Lartigue Monorail

Lartigue Monorail


Listowel, Ireland (IE)
The Lartigue Monorail system was developed by the French engineer Charles Lartigue (1834–1907). He developed a horse drawn monorail system invented by Henry Robinson Palmer in 1821 further.


The most famous Lartigue railway was the Listowel and Ballybunion Railway in Ireland.


Lartigue had seen camels in Algeria carrying heavy loads balanced in panniers on their backs. This inspired him to design a new type of railway. Instead of the conventional two parallel rails on the ground, it had a single rail sitting above the sand and held at waist height on A-shaped trestles. The carriages sat astride the trestles like panniers.


By 1881 Lartigue had built a 90 km monorail to transport esparto grass across the Algerian desert, with mules pulling trains of panniers that straddled the elevated rail.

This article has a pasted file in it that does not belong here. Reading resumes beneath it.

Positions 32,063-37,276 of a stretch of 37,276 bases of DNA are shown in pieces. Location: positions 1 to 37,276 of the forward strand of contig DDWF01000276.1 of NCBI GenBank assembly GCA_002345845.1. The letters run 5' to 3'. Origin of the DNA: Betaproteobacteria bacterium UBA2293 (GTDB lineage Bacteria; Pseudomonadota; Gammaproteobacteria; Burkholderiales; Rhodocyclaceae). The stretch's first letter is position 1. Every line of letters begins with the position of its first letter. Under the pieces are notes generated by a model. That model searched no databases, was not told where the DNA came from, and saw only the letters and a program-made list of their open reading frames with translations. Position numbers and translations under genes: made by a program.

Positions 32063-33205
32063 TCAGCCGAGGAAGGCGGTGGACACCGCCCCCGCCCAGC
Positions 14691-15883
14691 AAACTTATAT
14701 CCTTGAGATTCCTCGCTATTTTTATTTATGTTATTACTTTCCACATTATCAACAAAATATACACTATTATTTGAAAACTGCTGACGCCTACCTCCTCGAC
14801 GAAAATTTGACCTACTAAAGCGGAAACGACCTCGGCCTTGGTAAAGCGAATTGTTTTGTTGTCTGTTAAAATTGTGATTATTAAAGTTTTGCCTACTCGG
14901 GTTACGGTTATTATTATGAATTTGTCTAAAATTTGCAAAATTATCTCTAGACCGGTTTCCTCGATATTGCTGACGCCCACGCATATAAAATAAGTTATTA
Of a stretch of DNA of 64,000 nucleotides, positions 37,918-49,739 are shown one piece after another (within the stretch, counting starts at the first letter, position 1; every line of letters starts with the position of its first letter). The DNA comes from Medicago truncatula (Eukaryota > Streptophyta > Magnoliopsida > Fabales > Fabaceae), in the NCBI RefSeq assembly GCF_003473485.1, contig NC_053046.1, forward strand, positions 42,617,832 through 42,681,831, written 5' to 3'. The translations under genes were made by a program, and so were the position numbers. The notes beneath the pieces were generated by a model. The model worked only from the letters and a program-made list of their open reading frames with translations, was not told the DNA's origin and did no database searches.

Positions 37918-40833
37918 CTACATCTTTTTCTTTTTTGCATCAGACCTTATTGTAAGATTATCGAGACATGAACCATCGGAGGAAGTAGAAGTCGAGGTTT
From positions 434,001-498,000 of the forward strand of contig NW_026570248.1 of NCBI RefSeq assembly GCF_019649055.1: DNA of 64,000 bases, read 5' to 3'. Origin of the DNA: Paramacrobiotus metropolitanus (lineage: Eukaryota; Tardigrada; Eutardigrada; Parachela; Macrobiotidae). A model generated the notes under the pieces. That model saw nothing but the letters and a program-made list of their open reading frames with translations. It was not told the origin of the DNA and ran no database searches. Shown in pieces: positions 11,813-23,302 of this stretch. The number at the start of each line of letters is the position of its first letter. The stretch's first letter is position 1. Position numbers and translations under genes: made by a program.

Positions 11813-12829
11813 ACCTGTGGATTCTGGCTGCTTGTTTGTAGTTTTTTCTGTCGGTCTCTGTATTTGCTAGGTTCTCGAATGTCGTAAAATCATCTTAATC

However the Lartigue system as built was not truly a monorail, since it was necessary to add two further rails on each side, lower down the A frames. These did not carry any weight, but unpowered stabilising wheels fitted to all the engines and wagons contacted these extra rails to prevent the vehicles from overbalancing.
The Lartigue Monorail system was developed by the French engineer Charles Lartigue (1834–1907). He developed a horse drawn monorail system invented by Henry Robinson Palmer in 1821 further.


The most famous Lartigue railway was the Listowel and Ballybunion Railway in Ireland.


Lartigue had seen camels in Algeria carrying heavy loads balanced in panniers on their backs. This inspired him to design a new type of railway. Instead of the conventional two parallel rails on the ground, it had a single rail sitting above the sand and held at waist height on A-shaped trestles. The carriages sat astride the trestles like panniers.


By 1881 Lartigue had built a 90 km monorail to transport esparto grass across the Algerian desert, with mules pulling trains of panniers that straddled the elevated rail.


However the Lartigue system as built was not truly a monorail, since it was necessary to add two further rails on each side, lower down the A frames. These did not carry any weight, but unpowered stabilising wheels fitted to all the engines and wagons contacted these extra rails to prevent the vehicles from overbalancing.
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Links: en.wikipedia.org
By: Dania

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